The duty to protect the Haitian people now falls on Haiti’s new President, Michel Martelly. Martelly pledged to close the camps in six months, starting with six camps during his first 100 days as President. The public still awaits details on how he will meet that ambitious goal without forcibly evicting people. Mayor Wilson Jeudy claimed to have President Martelly’s authority to carry out the Delmas raids with the help of the national police. The President’s staff unofficially denounced the raids after being pressured by the UN’s Humanitarian Coordinator in Haiti, but the brutal actions have so far gone unpunished.
Haitian human rights groups brought a lawsuit again Mayor Jeudy on behalf of displaced residents to stop the extrajudicial evictions and send a message that public officials in Haiti are not above the law. We have returned to the IACHR on behalf of displacement camps to ask for renewed protections against forced evictions under the Martelly government.
The international community also bears responsibility for the desperate situation in Haiti. As the first eviction in Delmas was happening, the UN’s camp coordination body in Haiti, led by the Office for the Coordination of Humanitarian Affairs, cancelled its meeting, squandering an opportunity for humanitarian actors to coordinate a response to the evictions and find shelter for hundreds left without housing. To frustrated Haitians languishing in camps and now fearing government raids, this is another example of the UN’s inability to respond to crisis and protect their human rights. The epidemic of sexual assaults in the camps and a cholera outbreak that has led to 302,401 reported cases and a death total of 5,234 since October, are other examples.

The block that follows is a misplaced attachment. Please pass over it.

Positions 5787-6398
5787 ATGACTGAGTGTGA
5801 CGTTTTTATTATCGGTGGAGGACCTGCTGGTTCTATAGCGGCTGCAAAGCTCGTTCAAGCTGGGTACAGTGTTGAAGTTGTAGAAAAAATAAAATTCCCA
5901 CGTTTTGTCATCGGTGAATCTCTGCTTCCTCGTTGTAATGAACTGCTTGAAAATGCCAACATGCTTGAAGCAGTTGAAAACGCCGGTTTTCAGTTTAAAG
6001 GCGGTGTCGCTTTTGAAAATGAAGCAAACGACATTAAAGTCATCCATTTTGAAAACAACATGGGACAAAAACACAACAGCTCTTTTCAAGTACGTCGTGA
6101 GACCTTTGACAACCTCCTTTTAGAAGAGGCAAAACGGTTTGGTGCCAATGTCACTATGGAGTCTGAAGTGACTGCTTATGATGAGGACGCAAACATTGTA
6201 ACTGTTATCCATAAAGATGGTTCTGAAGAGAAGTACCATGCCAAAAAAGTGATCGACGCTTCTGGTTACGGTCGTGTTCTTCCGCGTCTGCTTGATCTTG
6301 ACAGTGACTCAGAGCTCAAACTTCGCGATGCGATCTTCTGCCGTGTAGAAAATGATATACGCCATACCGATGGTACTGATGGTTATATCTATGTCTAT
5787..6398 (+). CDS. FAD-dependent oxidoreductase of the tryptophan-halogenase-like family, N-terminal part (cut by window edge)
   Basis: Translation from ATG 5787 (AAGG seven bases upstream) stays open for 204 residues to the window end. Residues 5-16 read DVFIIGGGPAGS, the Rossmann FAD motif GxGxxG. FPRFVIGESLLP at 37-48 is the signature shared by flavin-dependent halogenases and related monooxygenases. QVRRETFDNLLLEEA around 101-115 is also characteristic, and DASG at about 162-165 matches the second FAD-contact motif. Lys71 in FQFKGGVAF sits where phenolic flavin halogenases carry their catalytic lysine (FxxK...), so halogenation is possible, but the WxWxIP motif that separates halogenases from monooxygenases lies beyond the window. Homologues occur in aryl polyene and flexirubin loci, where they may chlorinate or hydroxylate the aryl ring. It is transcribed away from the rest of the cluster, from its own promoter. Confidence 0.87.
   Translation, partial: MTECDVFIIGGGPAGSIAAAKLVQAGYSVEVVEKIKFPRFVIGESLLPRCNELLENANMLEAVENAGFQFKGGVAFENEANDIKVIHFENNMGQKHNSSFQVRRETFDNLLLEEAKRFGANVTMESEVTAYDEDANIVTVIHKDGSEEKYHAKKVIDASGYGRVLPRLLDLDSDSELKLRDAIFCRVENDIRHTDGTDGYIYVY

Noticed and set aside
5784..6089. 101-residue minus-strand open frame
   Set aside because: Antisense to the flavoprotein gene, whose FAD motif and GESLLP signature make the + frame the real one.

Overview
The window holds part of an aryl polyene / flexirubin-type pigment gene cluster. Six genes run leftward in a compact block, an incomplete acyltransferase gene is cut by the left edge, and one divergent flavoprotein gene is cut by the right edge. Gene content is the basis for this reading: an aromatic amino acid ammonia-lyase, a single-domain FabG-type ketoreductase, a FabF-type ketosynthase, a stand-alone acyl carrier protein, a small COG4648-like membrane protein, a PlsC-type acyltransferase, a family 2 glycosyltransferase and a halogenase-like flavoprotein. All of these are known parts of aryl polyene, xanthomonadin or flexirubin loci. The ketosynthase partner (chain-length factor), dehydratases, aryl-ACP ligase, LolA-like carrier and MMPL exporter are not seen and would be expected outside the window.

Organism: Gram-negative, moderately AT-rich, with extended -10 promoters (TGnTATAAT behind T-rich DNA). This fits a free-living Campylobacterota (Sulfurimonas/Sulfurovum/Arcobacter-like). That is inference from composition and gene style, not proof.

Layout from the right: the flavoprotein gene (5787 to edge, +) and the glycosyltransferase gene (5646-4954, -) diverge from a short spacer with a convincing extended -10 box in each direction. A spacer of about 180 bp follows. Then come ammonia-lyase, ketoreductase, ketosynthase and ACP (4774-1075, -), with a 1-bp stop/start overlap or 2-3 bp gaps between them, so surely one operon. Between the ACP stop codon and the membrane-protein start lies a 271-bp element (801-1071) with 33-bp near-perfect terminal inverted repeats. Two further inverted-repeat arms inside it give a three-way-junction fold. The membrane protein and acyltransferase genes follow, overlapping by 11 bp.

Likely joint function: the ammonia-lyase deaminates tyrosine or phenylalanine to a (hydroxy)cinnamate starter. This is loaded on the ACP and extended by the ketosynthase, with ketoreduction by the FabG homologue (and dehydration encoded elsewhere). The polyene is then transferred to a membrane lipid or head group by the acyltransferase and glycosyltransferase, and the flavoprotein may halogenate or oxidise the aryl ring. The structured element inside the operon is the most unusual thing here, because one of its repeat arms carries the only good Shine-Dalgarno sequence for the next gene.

The United States bears responsibility too. Congresswoman Barbara Lee cited “the lack of urgency on the international community’s part,” as one reason for Haiti’s sluggish recovery, and introduced a bill to require accountability for humanitarian and reconstruction aid in Haiti. The bill passed by a voice vote in the House and awaits Senate action.
More recently, Congressional Representatives Donald Payne, Yvette Clarke, Frederica Wilson and Maxine Waters denounced the evictions at Delmas. Along with 48 other members of Congress, they also urged Secretary of State Hillary Clinton to dedicate “significant attention” to the worsening situation in the camps, and to ensure “accountability and transparency” in humanitarian aid projects, including those administered by USAID. President Obama and members of Congress should support these efforts.
The U.S. government strongly supports President Martelly and his promise to open Haiti for investment. It condoned the Haitian elections, despite the fact that they were marred by fraud and historically low voter turnout (22.7 percent). Martelly was elected by only 16.7 percent of Haitian voters.
With Martelly at her side last month, Secretary Clinton vowed “to be a good partner for Haiti.” If the U.S. wants to be a good partner for Haiti, first we should make good on our financial commitments to Haitians–the U.S. has disbursed only one quarter of the funds it pledged to rebuild Haiti. We must also ensure that taxpayer money does not support forced evictions or other human rights violations against earthquake victims.
Kathleen Bergin is a law professor in Houston, Texas, and co-director of the disaster law center, You.Me.We. Nicole Phillips is a Staff Attorney with the Institute for Justice & Democracy in Haiti, Assistant Director for Haiti Programs with the University of San Francisco School of Law and a contributor to the Americas Program.
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Institute for Justice and Democracy in Haiti: IJDH works with the people of Haiti in their non-violent struggle for the consolidation of constitutional democracy, justice and human rights.